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Our ideal iPhone dictionary is more than a portable conversion of a print standard. We want touchable, squeezable extras: spoken pronunciations, browsing history, bookmarks, and more. After comparing four of the App Store's dictionary giants, we discovered that some make the transition while others get lost in translation.
A good iPhone
reference is more than a collection of words. Starting from a direct
translation of the print book, this version includes extras; entries
are searchable, include a recent look-up history, and nearly always
include a spoken pronunciation. Many words include root and history
details, and some entries include pictures, such as “Pythagorean
theorem” and “geologic time.”
A sluggish interface mildly detracts from the rest of the excellent app. The dictionary sometimes ignored our taps, especially when clearing a previous search term. And the otherwise-clear layout includes a useless copyright reminder at the foot of every entry. But otherwise, this dictionary’s features complement the iPhone.
Check out the full review of American Heritage Dictionary - Fourth Edition.
This dictionary converts the printed tome to the
iPhone with a few moderate enhancements. The best addition speaks the
proper pronunciation of about 1/3 of the entries. And we mean “proper;”
the voices have Queen’s English accents that ring melodically at first
and can then become stilted to those of us calibrated to Tom Brokaw’s
We couldn’t skim an alphabetical list to look up words, instead having to type in the first letters, but that worked well for quick lookups. We also liked surfing between entries by tapping new words within definitions. Most lead to new definitions, although words that aren’t their root sometimes don’t lead anywhere, leaving you to translate “involving” into “involve.” At least web browser-like forward- and back-buttons easily hop through previous actions, and a history screen lists other recent words.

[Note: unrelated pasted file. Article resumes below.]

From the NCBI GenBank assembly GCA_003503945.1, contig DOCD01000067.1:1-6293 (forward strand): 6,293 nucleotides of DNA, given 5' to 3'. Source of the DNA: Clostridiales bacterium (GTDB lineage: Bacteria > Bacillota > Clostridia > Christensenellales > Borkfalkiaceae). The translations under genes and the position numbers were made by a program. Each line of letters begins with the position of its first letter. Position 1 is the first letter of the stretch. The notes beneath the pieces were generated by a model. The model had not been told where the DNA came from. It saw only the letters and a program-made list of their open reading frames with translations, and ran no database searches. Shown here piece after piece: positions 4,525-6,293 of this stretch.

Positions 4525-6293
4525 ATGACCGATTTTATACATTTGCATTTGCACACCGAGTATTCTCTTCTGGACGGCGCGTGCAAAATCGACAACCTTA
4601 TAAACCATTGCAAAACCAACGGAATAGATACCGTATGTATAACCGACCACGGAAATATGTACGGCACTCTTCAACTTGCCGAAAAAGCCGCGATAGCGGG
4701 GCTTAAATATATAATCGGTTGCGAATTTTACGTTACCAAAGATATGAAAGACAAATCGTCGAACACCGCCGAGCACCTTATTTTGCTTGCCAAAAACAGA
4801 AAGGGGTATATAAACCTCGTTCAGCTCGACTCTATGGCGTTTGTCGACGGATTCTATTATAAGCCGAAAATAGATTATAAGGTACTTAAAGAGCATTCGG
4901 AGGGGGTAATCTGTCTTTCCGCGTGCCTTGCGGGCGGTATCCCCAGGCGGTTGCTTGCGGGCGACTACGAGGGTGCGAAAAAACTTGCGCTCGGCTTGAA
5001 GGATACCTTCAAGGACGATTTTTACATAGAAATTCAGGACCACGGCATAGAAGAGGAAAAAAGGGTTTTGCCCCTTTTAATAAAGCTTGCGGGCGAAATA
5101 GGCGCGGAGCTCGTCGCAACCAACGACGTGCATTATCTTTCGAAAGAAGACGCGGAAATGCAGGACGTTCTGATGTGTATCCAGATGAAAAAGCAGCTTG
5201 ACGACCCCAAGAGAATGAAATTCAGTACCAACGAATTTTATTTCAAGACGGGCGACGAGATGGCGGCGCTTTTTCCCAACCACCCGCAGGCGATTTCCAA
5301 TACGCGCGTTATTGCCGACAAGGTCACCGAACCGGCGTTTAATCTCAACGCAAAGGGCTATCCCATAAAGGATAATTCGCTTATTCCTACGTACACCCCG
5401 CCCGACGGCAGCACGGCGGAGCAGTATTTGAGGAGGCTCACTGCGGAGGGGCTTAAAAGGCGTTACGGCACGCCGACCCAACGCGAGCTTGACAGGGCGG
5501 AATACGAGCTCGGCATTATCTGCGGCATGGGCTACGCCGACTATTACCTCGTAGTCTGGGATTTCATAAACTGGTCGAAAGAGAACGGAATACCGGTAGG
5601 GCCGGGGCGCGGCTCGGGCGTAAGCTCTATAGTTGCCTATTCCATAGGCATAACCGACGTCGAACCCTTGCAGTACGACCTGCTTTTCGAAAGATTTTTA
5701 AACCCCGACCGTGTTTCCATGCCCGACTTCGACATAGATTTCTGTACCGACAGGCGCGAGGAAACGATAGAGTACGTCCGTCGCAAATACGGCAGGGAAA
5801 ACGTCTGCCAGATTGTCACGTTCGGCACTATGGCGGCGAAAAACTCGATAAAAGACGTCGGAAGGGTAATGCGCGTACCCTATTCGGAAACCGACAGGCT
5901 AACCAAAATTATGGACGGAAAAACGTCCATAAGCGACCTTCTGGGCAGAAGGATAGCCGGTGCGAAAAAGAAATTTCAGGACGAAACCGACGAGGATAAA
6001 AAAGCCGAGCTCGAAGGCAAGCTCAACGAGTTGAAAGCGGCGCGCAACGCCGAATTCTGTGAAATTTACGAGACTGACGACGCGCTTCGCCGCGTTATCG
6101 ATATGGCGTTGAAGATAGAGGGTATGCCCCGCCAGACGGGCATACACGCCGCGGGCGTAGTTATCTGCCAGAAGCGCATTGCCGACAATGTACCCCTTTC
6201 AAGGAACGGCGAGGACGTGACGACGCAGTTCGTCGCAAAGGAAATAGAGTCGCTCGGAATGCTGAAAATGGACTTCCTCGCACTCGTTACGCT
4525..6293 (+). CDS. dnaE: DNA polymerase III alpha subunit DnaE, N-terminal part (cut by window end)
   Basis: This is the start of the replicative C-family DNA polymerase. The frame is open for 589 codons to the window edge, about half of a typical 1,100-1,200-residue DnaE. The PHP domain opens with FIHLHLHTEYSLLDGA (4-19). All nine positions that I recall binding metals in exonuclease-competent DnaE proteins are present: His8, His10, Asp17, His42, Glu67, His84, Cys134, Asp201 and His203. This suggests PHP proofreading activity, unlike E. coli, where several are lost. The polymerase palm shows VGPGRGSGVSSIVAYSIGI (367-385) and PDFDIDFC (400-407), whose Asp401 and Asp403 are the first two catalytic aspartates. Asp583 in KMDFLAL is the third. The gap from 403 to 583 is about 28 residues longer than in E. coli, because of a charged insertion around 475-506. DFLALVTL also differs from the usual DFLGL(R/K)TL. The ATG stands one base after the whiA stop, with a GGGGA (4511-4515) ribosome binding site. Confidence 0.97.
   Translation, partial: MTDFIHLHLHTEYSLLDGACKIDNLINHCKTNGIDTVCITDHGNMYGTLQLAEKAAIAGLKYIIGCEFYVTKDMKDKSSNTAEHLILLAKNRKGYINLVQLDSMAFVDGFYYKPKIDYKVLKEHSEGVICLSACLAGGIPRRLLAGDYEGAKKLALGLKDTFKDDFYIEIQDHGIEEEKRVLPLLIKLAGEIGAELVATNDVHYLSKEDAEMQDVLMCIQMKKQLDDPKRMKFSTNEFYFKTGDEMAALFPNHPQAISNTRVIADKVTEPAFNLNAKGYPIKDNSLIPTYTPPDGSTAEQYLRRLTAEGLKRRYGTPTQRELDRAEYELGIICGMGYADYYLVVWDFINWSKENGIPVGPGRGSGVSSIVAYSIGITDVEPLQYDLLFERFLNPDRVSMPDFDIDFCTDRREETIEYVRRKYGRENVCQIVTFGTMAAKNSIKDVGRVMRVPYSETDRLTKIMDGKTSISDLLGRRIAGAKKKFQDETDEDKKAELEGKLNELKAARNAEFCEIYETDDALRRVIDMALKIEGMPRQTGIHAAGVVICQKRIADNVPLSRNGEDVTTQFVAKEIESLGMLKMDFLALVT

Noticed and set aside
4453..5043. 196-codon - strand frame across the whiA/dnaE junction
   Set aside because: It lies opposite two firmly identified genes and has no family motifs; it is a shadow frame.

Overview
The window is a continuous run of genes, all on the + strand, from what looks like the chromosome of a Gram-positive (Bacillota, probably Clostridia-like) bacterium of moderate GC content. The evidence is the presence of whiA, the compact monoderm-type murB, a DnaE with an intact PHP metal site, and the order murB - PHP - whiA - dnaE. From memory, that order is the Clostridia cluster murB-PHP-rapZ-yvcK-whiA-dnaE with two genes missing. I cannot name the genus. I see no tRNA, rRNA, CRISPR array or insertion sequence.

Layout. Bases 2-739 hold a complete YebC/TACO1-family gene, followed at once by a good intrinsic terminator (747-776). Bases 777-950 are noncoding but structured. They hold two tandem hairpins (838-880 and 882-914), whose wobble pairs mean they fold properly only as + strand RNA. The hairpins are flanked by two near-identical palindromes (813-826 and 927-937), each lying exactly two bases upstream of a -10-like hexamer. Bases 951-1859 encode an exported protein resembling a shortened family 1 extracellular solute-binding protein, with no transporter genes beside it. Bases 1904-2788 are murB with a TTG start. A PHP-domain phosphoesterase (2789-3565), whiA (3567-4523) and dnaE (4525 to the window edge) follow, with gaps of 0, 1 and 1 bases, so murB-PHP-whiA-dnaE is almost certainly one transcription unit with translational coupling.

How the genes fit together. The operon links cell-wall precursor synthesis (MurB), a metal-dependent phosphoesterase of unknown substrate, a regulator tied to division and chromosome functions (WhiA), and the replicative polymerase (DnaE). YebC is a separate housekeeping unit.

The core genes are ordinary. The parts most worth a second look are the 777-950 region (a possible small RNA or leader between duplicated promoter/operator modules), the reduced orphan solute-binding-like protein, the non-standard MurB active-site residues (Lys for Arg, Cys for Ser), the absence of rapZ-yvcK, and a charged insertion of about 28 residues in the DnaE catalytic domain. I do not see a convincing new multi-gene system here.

Check out the full review of The Concise Oxford English Dictionary.
This dictionary crams
225,000 print definitions into this iPhone app with few other updates.
While its search narrows down words quickly, alphabetical browsing is
limited, and it doesn’t pronounce words out loud. At least it adds web
browser-like forward- and back-buttons for a modest iPhone extra.
Most entries include etymological details, although these are often presented in abbreviated code that makes sense for a print volume but could have been clearer here. Best of all, we bounced between entries by tapping new words, but words in forms other than their root often led nowhere.
Check out the full review of Merriam-Webster’s Colligate Dictionary, Eleventh Edition.
Webster's New World Dictionary
Webster’s New World Dictionary organizes words either in its long, alphabetical list, or through searches. We liked the quick ability to tap the first letters of a word and see the results narrow below. Definitions include standards, such as a written pronunciation guide, but they lack audio playback and word origins. We most enjoyed stumbling through different entries by tapping new words within the definition, but the dictionary couldn't always lead to the next. “Suspense” led straight to its entry, but “suspenseful” sent us to the alphabetical list.
We were also disappointed by each entry’s overall layout. While the smaller of two font sizes looked better, we wished the formatting included more breaks for secondary definitions. Offering few extras over a printed copy, at least it’s portable and looks up words quickly.
Check out the full review of Webster's New World Dictionary.
We're always asking for more; an iPhone dictionary should offer new features other than convenience. All quickly search for words, a boon to us slow alphabetizers, but few add extras. Webster's New World Dictionary was our least favorite, with a messy layout and no word origin details. Both it and Merriam-Webster's Colligate Dictionary miss iPhone opportunities, but at least they both let us surf entries by tapping words within definitions.
The American Heritage Dictionary and Concise Oxford English Dictionary add spoken pronunciations, a great iPhone twist. But even though American Heritage doesn't look up new words by tapping within definitions, we favor it for including audio clips in nearly every entry.